Golden rice is a scientific breakthrough for those that suffer from Vitamin A deficiency. Known as VAD, Vitamin A deficiency compromises the immune system. Over 400 million people in east Asia and parts have Africa suffer from VAD. It can lead to different childhood infections that can become deadly fast. Just to name a few;

  • impaired vision – possible irreversible blindness
  • impaired epithelial integrity – meaning affected people get infections easier
  • impaired hemopoiesis – meaning reduced ability to transport oxygen in the blood

In East Asia and Africa, the main food source is rice. Rice doesn’t naturally contain vitamin A. Until Golden Rice showed its beautiful face

“The White House Office of Science and Technology Policy and the U.S. Patent and Trademark Office (USPTO) have announced the winners of the 2015 recipients of the Patents for Humanity Award, among them the Golden Rice Project.” – 2015 Patents for Humanity article

Yeah, it’s that big of a deal!

As always, Be kind.


Sources & Neat Stuff

A General Overview of GMO’s


Bill Nye the science guy  and Mr. Neil Degrasse Tyson Discussion



Quotes from Companies

AAAS (October 2012) Statement by the AAAS Board of Directors On Labeling of Genetically Modified Foods, Available online at: http://www.aaas.org/sites/default/files/AAAS_GM_statement.pdf

WHO (2012) 20 questions on genetically modified foods. Available online at: http://www.who.int/foodsafety/publications/biotech/20questions/en/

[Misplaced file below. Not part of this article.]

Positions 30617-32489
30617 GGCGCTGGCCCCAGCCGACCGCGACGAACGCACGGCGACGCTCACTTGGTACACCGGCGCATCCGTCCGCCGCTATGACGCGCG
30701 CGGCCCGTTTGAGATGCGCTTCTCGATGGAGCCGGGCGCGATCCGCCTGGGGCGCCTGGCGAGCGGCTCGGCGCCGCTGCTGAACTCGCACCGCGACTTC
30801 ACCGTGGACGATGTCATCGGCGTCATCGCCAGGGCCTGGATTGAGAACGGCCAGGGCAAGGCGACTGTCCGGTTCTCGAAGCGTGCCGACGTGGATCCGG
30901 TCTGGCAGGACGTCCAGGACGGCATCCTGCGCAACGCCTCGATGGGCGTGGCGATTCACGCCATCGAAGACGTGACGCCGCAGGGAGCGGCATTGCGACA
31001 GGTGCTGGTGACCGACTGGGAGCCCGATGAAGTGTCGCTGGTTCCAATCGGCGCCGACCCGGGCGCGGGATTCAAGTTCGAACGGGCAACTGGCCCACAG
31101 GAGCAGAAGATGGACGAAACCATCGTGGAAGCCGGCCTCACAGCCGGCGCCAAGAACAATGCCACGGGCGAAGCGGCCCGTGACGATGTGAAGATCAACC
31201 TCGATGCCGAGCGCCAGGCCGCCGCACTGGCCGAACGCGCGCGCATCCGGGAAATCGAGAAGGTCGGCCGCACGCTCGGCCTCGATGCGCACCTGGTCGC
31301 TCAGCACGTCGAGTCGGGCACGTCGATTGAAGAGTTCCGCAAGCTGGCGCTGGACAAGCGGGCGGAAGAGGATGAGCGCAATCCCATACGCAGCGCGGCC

NAS (2004) Safety of Genetically Engineered Foods: Approaches to Assessing Unintended Health Effects. Available online at: http://www.nap.edu/openbook.php?isbn=0309092094 

RSM (2008) Genetically modified plants and human health, Available online at: http://www.ncbi.nlm.nih.gov/pmc/articles/PMC2408621/ 

EC (2010) A decade of EU-funded GMO research. Available online at: http://ec.europa.eu/research/biosociety/pdf/a_decade_of_eu-funded_gmo_research.pdf 

ASPB (Date Unknown) Statement on Plant Genetic Engineering. Available online at: http://c.ymcdn.com/sites/my.aspb.org/resource/group/6d461cb9-5b79-4571-a164-924fa40395a5/statements/genetic_engineering.pdf 

ASCB (Date Unknown) ASCB Statement in Support of Research on Genetically Modified Organisms. Available online at: http://www.ascb.org/index.php?option=com_content&view=article&id=315&Itemid=31 

ASM (2000) Statement of the American Society for Microbiology on Genetically Modified Organisms Available online at: http://www.asm.org/index.php?option=com_content&view=article&id=3656&Itemid=341 

CSSA (2001) CSSA PERSPECTIVE ON BIOTECHNOLOGY. Available online at: https://www.crops.org/files/science-policy/cssa-biotech-perspective.pdf 

WSF (2005) Genetically Modified Crops and Plant Breeding. Available online at: http://www.worldseed.org/cms/medias/file/PositionPapers/OnSustainableAgriculture/Genetically_Modified_Crops_and_Plant_Breeding_20050601_(En).pdf

CAST (2005) Crop Biotechnology and the Future of Food: A Scientific Assessment. Available online at: https://www.cast-science.org/download.cfm?PublicationID=2922&File=1030a75513ab37030c8f7fb4d6a443729335TR 

SIVB (2011) POSITION STATEMENT ON CROP GENETIC ENGINEERING. Available online at: http://www.sivb.org/publicPolicy_CropEngineering.asp 

IAS () Position statement on biotechnology. Available online at: http://www.isaaa.org/kc/Publications/htm/articles/Position/isas.htm 

14 Italian Science Organisations (2004) Sicurezza alimentare e OGM: Consensus Document. Available online at: http://www.siga.unina.it/circolari/Consensus_ITA.pdf 

SOT (2003) The Safety of Genetically Modified Foods Produced through Biotechnology. Available online at: http://toxsci.oxfordjournals.org/content/71/1/2.full 

TWAS (2000) Transgenic Plants and World Agriculture. Available online at: http://www.nap.edu/catalog.php?record_id=9889